Indian shares down to pre-September reform levels ahead of earnings
* BSE ends 1.2 pct down, NSE 0.9 pct lower * Foreign funds net sellers for a fourth successive session * Credit Suisse upgrades NTPC, Ambuja Cements By Subhadip Sircar MUMBAI, April 9 (Reuters) - Indian shares extended losses for a fifth session on Tuesday with blue-chips such as Infosys continuing to reel on concerns that foreign investors are paring their holdings ahead of what are expected to be lacklustre earnings reports this month. Both of India's key indices are now at their lowest closing levels since Sept. 13, 2012, when the government raised diesel prices, kickstarting bold reforms that included opening up the aviation and retail sectors further to foreign investors. After strong purchases last year and much of this year, foreign funds have now sold Indian equities for four consecutive sessions as of Monday for a net total of $137 million, according to regulatory data. India VIX, which measures the cost of protection via options and is seen by some investors as a "fear" gauge, added 0.3 percent to 16.82, marking a fifth session of advances and reflecting the rising volatility ahead of earnings. "It is certainly looking weak as FIIs remain net sellers," said Paras Adenwala, Managing Director & Principal Portfolio Manager at Capital Portfolio Advisors, referring to inflows from foreign institutional investors. "There is no doubt about it. All attempts to recover are getting sold into. Today's selling was vicious, which indicates there is a lot of pressure at higher levels." The BSE index declined 1.15 percent, or 211.30 points, to close at 18,226.48, its lowest close since Sept. 13. The broader 50-share NSE index fell 0.86 percent, or 47.85 points, to close at 5,495.10, also its lowest close since Sept. 13, although the so-called Nifty had first reached that milestone on Friday. The NSE cash market turnover was lower than the 30-session average. Oil & Natural Gas Corp fell 2.9 percent, while Infosys Ltd fell 2.3 percent, extending losses for a fourth session on worries that earnings due Friday may disappoint. Blue-chips tend to fall the most during a period of worries about foreign investor selling given their higher relative share of overseas shareholdings. Indian lenders also fell ahead of key macroeconomic data later in the week, which will set the tone ahead of the central bank's May 3 policy review. State Bank of India fell 2.2 percent, while Punjab National Bank fell 2.3 percent. Wipro Ltd slumped 12.3 percent in its first trading session as a standalone IT stock after the company split off its other businesses into a separate unit. However, Cairn India Ltd rose 1.8 percent after the company reported an oil discovery in the north-western state of Rajasthan. Tata Consultancy Services ended 1.1 percent higher after the company said it would buy privately-held Alti SA of France for 75 million euros ($98 million). NTPC Ltd. ended 0.5 percent higher, while Ambuja Cements Ltd. closed 0.4 percent up after Credit Suisse upgraded both stocks to 'outperform'. FACTORS TO WATCH * Dollar stalls but rise to 100 yen seen inevitable * Oil rises to $105 on lower China inflation * Yen's slide stalls, US earnings lift stocks * Foreign institutional investor flows * For closing rates of Indian ADRs ASIA-PACIFIC STOCK MARKETS: Pan-Asia........ Japan....... S.Korea... S.E. Asia....... Hong Kong... Taiwan.... Australia/NZ.... India....... China..... OTHER MARKETS: Wall Street .... Gold ....... Currency.. Eurostocks..... Oil ........ JP bonds... ADR Report ..... LME metals. US bonds.. Stocks News US.. Stocks News DIARIES & DATA: Indian Data Watch Asia earnings diary U.S. earnings diary European diary Indian diary Wall Street Week Ahead Eurostocks Week Ahead TOP NEWS: For top Asian company news, double click on: U.S. company news European company news Forex news Global Economy news Technology news Telecoms news Media news Banking news Politics/General Asia Macro data (Additional reporting by Abhishek Vishnoi and Manoj Dharra; Editing by Sunil Nair)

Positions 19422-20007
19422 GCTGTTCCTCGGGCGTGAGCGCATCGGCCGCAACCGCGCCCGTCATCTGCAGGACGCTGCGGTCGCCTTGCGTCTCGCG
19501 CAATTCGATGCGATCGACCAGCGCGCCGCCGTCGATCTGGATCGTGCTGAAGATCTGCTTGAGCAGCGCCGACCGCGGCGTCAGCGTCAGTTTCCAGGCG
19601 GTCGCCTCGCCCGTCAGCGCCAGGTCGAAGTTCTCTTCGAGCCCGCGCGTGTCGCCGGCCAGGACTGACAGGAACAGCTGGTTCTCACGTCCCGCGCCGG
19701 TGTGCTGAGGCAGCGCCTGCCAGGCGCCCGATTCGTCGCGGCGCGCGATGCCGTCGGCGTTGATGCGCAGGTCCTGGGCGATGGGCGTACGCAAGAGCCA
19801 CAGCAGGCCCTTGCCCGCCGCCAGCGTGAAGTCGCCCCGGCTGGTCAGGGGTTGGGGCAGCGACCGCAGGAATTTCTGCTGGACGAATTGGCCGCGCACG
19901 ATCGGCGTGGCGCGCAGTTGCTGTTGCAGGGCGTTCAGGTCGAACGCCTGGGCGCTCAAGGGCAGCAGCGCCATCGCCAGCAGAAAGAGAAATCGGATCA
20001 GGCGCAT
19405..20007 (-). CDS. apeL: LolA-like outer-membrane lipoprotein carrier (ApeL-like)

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DAVOS, Switzerland - Central banks have done their best to rescue the world economy by printing money and politicians must now act fast to enact structural reforms and pro-investment policies to boost growth, central bankers said on Saturday.
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